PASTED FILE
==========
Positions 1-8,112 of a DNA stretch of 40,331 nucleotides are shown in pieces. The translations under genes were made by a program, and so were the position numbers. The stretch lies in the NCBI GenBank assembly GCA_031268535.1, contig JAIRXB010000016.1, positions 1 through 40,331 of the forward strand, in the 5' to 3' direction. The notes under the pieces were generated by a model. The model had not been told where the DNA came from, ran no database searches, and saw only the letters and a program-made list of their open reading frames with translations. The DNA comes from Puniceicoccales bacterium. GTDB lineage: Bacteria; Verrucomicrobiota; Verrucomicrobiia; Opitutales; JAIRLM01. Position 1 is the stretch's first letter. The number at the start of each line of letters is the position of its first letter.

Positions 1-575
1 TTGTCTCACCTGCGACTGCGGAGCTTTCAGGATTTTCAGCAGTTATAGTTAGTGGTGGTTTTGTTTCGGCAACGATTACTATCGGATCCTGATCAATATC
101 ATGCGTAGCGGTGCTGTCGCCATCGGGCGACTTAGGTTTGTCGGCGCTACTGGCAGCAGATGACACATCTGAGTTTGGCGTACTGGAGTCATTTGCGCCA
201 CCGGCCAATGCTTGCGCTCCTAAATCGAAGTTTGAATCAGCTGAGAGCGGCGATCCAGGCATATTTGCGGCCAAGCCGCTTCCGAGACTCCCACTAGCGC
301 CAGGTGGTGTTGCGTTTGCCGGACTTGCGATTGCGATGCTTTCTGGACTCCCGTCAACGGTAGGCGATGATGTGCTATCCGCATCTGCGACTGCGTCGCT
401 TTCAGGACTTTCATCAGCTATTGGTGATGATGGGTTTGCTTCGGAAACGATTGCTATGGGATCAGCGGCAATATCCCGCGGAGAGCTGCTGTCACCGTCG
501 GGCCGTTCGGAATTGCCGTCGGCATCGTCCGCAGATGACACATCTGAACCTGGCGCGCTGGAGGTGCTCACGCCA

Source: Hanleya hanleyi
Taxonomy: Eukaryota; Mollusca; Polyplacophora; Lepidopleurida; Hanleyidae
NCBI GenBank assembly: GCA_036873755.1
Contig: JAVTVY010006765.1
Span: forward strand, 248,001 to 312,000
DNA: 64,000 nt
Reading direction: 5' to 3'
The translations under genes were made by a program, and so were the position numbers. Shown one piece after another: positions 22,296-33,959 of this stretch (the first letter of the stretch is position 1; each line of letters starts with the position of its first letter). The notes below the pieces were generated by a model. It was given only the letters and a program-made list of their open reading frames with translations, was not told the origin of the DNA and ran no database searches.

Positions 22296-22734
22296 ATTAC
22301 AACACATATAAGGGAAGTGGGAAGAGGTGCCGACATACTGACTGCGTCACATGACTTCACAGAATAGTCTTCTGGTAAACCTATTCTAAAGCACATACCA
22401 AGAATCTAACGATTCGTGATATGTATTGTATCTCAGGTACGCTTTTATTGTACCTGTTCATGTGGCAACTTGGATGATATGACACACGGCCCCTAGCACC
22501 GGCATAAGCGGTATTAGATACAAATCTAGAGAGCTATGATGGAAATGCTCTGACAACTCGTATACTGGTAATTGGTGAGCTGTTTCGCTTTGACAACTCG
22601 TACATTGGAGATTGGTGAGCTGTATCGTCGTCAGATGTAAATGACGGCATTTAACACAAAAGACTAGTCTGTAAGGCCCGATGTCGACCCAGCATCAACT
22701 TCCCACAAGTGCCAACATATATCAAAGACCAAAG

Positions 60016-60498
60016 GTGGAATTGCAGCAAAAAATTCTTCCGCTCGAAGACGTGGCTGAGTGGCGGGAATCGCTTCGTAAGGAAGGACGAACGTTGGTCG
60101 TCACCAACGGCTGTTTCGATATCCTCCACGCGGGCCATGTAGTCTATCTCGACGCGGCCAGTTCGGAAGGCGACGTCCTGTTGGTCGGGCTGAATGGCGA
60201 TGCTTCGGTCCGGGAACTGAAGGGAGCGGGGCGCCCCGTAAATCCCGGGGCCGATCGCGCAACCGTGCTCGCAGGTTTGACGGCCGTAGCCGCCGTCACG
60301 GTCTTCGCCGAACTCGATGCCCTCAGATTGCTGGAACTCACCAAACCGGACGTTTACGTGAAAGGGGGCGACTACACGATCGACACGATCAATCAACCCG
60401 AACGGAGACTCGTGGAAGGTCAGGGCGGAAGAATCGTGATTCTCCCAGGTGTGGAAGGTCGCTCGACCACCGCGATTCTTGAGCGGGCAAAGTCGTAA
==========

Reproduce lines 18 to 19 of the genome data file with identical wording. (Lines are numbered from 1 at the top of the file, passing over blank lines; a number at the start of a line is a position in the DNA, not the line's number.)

22296 ATTAC
22301 AACACATATAAGGGAAGTGGGAAGAGGTGCCGACATACTGACTGCGTCACATGACTTCACAGAATAGTCTTCTGGTAAACCTATTCTAAAGCACATACCA